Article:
An educational-psychological investigation of the attitude of Black learners to HIV/AIDS / Mokgadi Gloria Ntho
Ntho, Mokgadi Gloria
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The aims of this research were to investigate the attitudes of Black learners growing up in the townships towards HIVIAIDS; investigate the beliefs of communities in which Black learners grow up about HIVIAIDS; and make suggestions for an educational-psychological programme which schools can use to help Black learners develop healthy and responsible attitudes towards HIVIAIDS. The literature review revealed that some Black learners believe that HIVIAIDS can be transmitted through various forms of casual contact, such as kissing, sharing a drinking glass, and contact with a toilet seat. Learners who believe that HIV can be transmitted in these forms are much more likely to express discomfort about attending schools with learners who are infected with HIVIAIDS. Such misconceptions have the potential of being contributing factors in discriminating and stigmatizing individuals infected with HIVIAIDS. The literature, also, revealed that the cultural stereotypes about HIVIAIDS among Black learners are also linked to cultural beliefs and convictions, for example, for traditional Africans, illness is not a random event. Rather, every illness is a product of a destiny and has a specific cause. For black Africans, in order to eliminate the illness, it is necessary to identify, uproot, punish, eliminate and neutralise the cause and the agent of the cause of illness. Illness, according to black traditional beliefs, is a result of a disharmony between an ill person and his/her ancestors, deity, spirits, witches and sorcerers; natural causes such as being old; and a breakdown in social relationships between people. This could be the reason for some of the Black learners believing that HIVIAIDS is caused by the wrath of ancestors against people who fail to appease those of their families who have already passed on. The empirical research investigated the participants' personal beliefs about HIVIAIDS related stereotypes. The findings revealed that the majority of the learners who participated in this study do not know or are not sure of the origins of HIVIAIDS and that they personally have not changed their sexual behaviours as a result of their knowledge of HIVIAIDS. This could be attributed to the fact that the majority of the respondents revealed that they are not sexually active and they personally had never used condoms. The empirical research also asked the participants about the beliefs that people in their communities have about HIVIAIDS. Such questions were asked in order to determine the general beliefs about HIVIAIDS that the learners who formed the sample of this research are socialized and acculturated in. The results revealed that the majority of the people in the communities of the learners who participated in this research are unsure of the origin of HIVIAIDS and that condoms, according to their beliefs, cannot protect one from contracting H IVIAI DS. The analysis and interpretation of both the literature review and empirical research findings have led to this study making some recommendations which have implications for educational and psychological approaches to deal with attitudes of learners towards HIVIAIDS.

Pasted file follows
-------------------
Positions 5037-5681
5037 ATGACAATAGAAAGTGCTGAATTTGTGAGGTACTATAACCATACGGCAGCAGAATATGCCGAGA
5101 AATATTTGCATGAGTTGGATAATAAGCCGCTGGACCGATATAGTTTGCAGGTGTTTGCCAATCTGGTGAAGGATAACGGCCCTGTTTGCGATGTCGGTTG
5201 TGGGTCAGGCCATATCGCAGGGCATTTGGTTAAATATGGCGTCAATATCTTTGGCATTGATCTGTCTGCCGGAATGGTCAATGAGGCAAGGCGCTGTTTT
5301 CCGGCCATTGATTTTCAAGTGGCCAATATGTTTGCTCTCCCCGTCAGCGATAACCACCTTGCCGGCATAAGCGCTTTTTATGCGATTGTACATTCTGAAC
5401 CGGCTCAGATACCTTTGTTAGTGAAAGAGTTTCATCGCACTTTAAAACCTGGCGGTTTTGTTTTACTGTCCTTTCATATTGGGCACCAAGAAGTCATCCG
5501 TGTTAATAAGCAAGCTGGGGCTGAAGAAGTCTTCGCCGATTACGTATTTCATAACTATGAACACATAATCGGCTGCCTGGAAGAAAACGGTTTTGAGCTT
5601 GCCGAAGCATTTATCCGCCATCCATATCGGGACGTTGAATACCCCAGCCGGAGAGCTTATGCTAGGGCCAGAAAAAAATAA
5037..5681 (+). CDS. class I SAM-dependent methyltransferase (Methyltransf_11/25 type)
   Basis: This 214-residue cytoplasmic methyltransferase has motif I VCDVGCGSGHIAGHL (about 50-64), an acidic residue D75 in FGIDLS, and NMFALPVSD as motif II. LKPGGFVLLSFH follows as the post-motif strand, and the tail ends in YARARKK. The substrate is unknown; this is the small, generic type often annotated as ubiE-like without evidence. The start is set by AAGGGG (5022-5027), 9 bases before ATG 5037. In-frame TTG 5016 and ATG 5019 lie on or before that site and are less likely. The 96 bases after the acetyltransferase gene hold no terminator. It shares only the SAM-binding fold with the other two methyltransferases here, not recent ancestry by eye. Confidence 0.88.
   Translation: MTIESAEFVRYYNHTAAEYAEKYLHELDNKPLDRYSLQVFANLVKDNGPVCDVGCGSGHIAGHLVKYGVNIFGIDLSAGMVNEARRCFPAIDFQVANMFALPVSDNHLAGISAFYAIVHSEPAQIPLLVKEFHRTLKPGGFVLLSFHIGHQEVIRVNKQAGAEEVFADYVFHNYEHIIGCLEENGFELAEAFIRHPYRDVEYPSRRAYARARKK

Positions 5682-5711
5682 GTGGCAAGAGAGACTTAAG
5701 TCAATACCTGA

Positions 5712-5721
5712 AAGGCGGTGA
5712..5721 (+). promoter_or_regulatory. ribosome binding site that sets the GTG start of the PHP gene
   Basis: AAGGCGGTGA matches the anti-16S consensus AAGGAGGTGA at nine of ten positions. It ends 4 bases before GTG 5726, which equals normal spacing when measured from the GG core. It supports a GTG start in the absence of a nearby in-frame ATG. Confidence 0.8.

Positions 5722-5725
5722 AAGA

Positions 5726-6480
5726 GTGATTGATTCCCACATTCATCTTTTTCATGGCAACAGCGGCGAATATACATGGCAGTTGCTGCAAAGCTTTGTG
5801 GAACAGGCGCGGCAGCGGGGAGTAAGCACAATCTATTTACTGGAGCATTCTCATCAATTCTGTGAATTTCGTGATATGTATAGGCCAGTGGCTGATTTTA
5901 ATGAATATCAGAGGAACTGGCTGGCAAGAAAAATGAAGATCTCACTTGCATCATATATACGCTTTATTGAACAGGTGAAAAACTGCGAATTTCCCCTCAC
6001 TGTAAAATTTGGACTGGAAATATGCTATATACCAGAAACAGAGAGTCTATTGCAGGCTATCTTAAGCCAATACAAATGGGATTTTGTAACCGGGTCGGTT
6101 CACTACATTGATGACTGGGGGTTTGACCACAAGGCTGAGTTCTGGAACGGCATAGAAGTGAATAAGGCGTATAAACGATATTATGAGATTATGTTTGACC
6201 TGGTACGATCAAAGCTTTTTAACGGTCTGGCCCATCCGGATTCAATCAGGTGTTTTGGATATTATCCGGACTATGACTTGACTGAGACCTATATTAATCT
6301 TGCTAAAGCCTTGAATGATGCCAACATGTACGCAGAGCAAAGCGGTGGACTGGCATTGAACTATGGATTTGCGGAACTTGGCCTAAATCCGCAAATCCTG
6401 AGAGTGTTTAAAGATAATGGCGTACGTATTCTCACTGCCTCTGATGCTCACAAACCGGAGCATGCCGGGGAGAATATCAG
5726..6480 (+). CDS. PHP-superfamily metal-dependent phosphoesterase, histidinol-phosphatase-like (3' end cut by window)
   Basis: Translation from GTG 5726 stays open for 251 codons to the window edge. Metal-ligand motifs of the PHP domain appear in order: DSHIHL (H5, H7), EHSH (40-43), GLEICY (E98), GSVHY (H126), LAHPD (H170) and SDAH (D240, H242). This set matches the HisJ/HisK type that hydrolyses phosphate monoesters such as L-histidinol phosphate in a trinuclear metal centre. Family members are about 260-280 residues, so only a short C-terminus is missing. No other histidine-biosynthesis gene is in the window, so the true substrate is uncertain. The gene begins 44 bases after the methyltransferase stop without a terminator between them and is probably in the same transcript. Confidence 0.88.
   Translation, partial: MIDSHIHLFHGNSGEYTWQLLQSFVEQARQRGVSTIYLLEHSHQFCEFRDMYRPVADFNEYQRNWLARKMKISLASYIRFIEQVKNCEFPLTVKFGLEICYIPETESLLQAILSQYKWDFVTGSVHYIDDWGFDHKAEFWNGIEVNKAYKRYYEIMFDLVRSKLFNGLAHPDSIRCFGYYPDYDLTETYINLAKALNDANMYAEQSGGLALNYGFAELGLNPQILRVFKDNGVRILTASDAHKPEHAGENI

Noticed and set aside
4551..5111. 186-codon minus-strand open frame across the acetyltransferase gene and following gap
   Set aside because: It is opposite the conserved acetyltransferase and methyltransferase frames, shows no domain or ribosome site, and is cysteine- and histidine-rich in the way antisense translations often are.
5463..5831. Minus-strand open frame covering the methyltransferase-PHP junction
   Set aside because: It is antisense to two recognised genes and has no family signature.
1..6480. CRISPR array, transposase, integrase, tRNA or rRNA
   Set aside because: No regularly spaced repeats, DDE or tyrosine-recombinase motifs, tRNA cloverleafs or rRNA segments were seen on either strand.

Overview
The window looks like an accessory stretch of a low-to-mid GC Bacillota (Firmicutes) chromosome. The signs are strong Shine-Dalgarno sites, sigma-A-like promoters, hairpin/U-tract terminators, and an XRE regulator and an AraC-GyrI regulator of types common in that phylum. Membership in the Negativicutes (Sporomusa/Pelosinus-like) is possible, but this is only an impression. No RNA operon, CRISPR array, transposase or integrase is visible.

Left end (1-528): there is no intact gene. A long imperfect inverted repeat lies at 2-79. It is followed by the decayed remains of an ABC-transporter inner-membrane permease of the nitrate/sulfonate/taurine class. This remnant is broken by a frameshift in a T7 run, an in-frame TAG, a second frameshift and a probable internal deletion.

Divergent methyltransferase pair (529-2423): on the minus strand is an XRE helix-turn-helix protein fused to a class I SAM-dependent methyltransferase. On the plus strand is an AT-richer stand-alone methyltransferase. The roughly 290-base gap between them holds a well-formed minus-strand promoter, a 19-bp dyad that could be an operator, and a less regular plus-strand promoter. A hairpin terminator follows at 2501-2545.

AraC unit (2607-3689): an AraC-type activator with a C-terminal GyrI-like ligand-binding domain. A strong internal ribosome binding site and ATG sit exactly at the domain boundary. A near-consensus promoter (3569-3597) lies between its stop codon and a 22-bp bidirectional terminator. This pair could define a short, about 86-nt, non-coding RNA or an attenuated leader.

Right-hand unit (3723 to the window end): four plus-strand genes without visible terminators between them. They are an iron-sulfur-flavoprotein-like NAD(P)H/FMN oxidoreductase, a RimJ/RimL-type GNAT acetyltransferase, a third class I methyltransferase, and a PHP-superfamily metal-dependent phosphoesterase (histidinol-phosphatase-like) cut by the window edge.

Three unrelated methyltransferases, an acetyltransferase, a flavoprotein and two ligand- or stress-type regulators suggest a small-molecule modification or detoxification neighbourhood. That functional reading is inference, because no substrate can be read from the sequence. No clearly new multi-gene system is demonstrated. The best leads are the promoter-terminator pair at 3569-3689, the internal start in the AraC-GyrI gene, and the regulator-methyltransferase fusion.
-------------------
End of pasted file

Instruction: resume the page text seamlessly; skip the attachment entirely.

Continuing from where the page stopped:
- ETD@Vaal Triangle Campus